Many of today’s seniors were raised in a time where people were told to have a stiff upper lip and power through the blues. Yet depression in older adults remains underdiagnosed and undertreated. Many of the diseases associated with aging, including vascular diseases and diabetes, can increase the risk of depression through their physical and psychological effects on the brain. Anxiety disorders can also play a contributing role in suicide among older adults.

The loneliness and isolation mentioned above may exacerbate depression and other mental health concerns.

Aging concerns, physical ailments and pain

They say aging isn’t for the faint of heart. As the body slows down, many people experience painful changes, including arthritis, joint issues, back pain or trouble catching their breath. Some of these changes can be addressed through lifestyle changes and exercise – if the patient has access to a safe place to exercise or can easily modify their daily diets. Like their counterparts who battle depression, though, many seniors will try to power through the pain, afraid to face another hospital stay or weeks of rehabilitation after a hip or knee replacement.

Chronic pain affects not only the body, but the brain and the spirit as well. Seniors who spent their entire lives slaying the proverbial dragons that threatened their loved ones are now afraid to ask their loved ones for help. Their brave promises to never be a burden to their children echo in their minds, as reality shows that nearly everyone needs assistance sometimes.

Substance abuse

Again, the image of Grandpa playing with the grandkids clashes with the idea of seniors and substance abuse. Sadly, nearly 1 million people aged 65 and older live with a substance use disorder. Older brains may have difficulty metabolizing alcohol or other substances, making people more sensitive to their effects. Prescription medications can be abused or simply misused by a confused senior who forgets when he took his last painkiller. Such misuse can be a contributing factor to suicidal ideation among seniors.

The question of geriatric suicide has no easy answers. Seniors living alone can be particularly vulnerable if they are lonely or isolated. Today’s senior communities are designed to prioritize senior safety and health. Senior Living Advisor can help families find the right senior living setting for themselves or a loved one. You don’t have to do this alone. If you are interested in learning more about how Senior Living Advisor can help you on this journey, contact us now or call us at 317-973-5570.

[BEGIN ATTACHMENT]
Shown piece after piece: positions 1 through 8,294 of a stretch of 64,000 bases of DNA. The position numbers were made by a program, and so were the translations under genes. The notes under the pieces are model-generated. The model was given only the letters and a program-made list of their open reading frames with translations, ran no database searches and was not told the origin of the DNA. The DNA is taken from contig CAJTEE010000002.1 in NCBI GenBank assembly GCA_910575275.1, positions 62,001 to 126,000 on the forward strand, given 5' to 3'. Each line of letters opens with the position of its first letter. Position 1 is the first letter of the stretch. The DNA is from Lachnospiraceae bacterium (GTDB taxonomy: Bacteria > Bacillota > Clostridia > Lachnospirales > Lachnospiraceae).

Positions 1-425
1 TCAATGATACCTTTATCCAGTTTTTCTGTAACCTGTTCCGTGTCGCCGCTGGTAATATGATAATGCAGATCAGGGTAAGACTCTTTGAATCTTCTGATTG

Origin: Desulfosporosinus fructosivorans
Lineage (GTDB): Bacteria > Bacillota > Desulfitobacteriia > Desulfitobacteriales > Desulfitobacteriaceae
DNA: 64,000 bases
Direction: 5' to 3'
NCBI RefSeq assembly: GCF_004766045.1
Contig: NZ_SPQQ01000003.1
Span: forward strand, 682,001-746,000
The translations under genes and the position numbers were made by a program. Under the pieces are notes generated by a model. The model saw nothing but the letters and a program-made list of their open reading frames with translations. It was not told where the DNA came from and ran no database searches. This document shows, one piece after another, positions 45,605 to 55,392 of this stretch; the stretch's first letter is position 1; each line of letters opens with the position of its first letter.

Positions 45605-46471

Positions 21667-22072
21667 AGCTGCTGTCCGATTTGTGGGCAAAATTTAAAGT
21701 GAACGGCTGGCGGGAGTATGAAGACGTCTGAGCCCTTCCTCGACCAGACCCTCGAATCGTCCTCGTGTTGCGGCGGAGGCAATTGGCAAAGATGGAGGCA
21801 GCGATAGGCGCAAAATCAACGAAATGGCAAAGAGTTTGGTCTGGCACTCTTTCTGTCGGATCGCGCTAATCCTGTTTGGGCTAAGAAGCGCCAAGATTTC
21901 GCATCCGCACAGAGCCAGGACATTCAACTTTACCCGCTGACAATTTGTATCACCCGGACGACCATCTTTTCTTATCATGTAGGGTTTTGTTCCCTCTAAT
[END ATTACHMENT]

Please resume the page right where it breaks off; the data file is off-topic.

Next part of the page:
One Size Doesn’t Fit All When It Comes to Senior Living Options

One Size Doesn’t Fit All When It Comes to Senior Living Options

Have you ever bought a piece of clothing that was one-size-fits-all? How did that work out for you? Just as a sweatshirt isn’t going to be a perfect fit for every body, senior living options must come in different shapes and sizes to meet the needs of their residents. The journey can be overwhelming, especially when you’re also dealing with health concerns or other issues of aging. Senior Living Advisor is here to walk this journey with you and find the senior living solution that fits you and your lifestyle.

What differentiates one senior living community from another? We look at a few factors below that you will want to consider to ensure you find the right fit for you.

Level of Care

Senior living communities are thriving, vibrant areas where seniors can live safely and as independently as possible. Residents have access to different levels of are, depending on where they live and what the community offers:

Independent Living communities are specifically set up for seniors to offer safe homes

with minimal assistance. Residents may have access to hospitality services like housekeeping, meals, or laundry as needed. Residents do not need regular medical care, but they may have call buttons in the event of a fall or other emergency.

Assisted Living provides help with activities of daily living, like bathing, dressing, medication management, or toileting. Most assisted living facilities offer different levels at different price points, depending on the resident’s current needs.

Long-term Care facilities are for seniors who need the highest level of medical care. They may be bedridden or require daily nursing care.

Memory Care facilities focus on residents with Alzheimer’s Disease and other forms of dementia. These facilities typically have a higher caregiver-to-patient ratio and feature security measures to keep residents safe.

Price Points

Senior Living comes at various price points, depending on where you live and what level of care you need. According to Caring.Com, assisted living in Hamilton County currently averages $3519 monthly. Medicare typically does not pay for assisted living, although it may cover a short stay in a skilled nursing facility for rehabilitation services.

Look at your budget and consider what you’re already spending on your mortgage, utilities, internet access, groceries and more. Are you a veteran? You may be eligible for a monthly supplement to pay for senior living. It can be hard to let go of the family home but selling while the market is hot ensures you get the maximum amount of cash for that asset.

Some facilities have a set number of spaces set aside for Medicaid recipients. Most people are not eligible for Medicaid until they have exhausted all their financial assets.If you envision needing Medicaid at some point, you may want to ensure you’re in a community that accepts Medicaid. Otherwise, you may have to move again in the future.


Senior living communities offer various services on-site to help residents with daily tasks and errands they used to take for granted. What services will you need? Will you need transportation for a doctor’s visit, for instance? Do you plan to shop for your own groceries and cook your own meals? Can you combine those home cooked meals with a meal plan offered by the community?